Any Blue Flamingo memories that stand out?
My motorbike breaking down on the way to a flamingo gig in Kensington! Ran through South Ken in my stilettos to find a lovely martini waiting for me! [That’s how we roll! ~BF]
Do you find it any different being a woman in a predominantly male environment?
I think being a woman AND a singer on this scene is hard. I find myself biting my tongue when I get introduced to other musicians as a singer because of the image that surrounds us (out of tune, wrong key, bad charts, doesn’t know what note to start on, bad time etc.) and I do believe that, in the most part, this image is rather accurate. Although, I’m really serious about what I do and I work my arse off to be taken seriously as a musician. I like to think that this work is paying off and when I get work with incredible musicians, in and out of the Academy, I get given the same lead sheet as everyone else and no special treatment for being a singer and a woman. And that’s the way it should be.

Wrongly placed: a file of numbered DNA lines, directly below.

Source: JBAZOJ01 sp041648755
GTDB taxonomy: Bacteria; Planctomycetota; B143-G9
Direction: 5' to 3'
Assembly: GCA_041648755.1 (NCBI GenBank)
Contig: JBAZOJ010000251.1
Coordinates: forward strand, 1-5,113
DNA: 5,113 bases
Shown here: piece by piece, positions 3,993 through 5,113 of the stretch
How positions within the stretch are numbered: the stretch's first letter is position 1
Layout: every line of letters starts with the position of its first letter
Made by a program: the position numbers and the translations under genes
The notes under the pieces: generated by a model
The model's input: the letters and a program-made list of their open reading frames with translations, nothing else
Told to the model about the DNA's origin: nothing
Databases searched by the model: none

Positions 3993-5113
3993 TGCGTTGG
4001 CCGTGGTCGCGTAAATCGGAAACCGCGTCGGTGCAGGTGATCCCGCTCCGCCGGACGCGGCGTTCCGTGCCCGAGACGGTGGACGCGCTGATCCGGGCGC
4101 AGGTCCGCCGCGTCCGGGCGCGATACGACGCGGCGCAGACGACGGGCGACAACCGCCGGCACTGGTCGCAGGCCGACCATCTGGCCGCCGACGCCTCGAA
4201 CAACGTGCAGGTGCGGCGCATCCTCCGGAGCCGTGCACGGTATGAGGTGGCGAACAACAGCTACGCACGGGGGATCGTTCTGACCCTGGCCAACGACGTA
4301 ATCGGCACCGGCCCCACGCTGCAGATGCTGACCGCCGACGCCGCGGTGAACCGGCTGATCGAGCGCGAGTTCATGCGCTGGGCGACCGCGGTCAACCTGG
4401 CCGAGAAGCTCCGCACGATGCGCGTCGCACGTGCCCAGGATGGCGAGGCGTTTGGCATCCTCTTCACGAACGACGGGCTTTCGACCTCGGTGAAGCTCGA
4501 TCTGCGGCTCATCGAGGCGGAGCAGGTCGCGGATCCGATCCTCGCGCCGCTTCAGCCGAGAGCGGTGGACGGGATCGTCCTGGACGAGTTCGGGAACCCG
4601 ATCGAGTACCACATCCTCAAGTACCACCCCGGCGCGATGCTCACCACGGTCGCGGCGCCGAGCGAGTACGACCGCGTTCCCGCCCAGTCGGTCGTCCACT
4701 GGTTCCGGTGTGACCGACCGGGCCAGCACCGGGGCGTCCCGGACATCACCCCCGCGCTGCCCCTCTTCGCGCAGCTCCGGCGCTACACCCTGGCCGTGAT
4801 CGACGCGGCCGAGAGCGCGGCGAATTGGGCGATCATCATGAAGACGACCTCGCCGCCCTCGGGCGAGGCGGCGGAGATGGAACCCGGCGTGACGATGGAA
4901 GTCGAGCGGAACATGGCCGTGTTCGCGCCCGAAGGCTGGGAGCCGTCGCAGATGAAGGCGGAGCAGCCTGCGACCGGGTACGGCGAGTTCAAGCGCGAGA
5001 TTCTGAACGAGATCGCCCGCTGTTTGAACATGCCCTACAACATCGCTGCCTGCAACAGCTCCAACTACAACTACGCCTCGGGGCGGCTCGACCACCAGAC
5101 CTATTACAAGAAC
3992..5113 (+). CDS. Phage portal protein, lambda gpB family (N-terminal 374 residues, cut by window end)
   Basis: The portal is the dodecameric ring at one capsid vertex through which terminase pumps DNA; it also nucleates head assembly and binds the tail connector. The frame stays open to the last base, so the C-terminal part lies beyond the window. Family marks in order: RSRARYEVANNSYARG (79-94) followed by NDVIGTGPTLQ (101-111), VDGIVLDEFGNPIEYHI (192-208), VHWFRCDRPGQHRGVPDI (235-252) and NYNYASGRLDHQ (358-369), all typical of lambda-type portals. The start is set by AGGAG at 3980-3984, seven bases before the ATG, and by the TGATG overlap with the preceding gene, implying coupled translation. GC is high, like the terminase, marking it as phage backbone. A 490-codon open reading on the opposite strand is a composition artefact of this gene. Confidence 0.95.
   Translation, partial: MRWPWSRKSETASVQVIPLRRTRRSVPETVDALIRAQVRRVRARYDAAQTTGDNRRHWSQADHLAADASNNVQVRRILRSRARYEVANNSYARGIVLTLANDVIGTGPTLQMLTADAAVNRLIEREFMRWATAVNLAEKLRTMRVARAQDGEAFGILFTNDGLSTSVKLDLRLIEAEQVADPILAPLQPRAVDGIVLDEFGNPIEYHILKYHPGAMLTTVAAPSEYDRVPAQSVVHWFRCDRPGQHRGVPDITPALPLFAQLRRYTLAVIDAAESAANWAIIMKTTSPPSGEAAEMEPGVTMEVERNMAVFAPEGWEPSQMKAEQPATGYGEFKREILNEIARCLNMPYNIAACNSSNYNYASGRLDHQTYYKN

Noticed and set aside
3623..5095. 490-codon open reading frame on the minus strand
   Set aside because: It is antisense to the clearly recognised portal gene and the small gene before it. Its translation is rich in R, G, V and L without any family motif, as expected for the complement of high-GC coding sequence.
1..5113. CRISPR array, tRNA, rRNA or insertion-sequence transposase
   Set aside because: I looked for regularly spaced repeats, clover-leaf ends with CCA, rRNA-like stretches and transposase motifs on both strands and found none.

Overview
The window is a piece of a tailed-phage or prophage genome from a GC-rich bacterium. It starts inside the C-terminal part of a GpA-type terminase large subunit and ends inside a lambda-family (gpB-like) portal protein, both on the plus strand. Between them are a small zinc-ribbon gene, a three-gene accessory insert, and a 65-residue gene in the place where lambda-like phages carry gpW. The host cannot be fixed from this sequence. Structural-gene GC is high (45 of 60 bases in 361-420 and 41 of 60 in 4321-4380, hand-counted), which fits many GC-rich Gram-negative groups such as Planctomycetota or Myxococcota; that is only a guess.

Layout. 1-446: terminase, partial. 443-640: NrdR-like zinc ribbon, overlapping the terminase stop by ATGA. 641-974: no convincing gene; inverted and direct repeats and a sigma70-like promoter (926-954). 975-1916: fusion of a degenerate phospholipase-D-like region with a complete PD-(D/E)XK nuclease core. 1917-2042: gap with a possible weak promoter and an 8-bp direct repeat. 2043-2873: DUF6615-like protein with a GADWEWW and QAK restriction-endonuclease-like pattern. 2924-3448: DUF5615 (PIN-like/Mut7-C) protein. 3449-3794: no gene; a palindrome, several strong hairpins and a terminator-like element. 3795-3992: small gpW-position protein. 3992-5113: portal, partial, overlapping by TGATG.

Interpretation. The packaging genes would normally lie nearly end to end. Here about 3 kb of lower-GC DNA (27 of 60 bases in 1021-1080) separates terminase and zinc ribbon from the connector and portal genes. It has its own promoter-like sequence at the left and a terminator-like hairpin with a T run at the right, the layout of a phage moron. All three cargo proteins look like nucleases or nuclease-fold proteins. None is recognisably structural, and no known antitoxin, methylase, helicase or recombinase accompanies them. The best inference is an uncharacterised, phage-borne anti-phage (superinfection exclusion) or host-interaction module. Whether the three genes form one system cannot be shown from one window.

Here’s an open floor to rant: anything on your mind?
What is up with making Facebook groups dedicated to ruining the peaceful vibe between jazz musicians of all race, colour and background on this scene? That is so sad.
Where would you like to be in 10 years’ time?
I would like to have a career that looks a bit like Gretchen Parlato’s… recording, touring, residencies at the jazz standard in New York. A girl can dream, right?
Who are your favourite artists/musicians at the moment?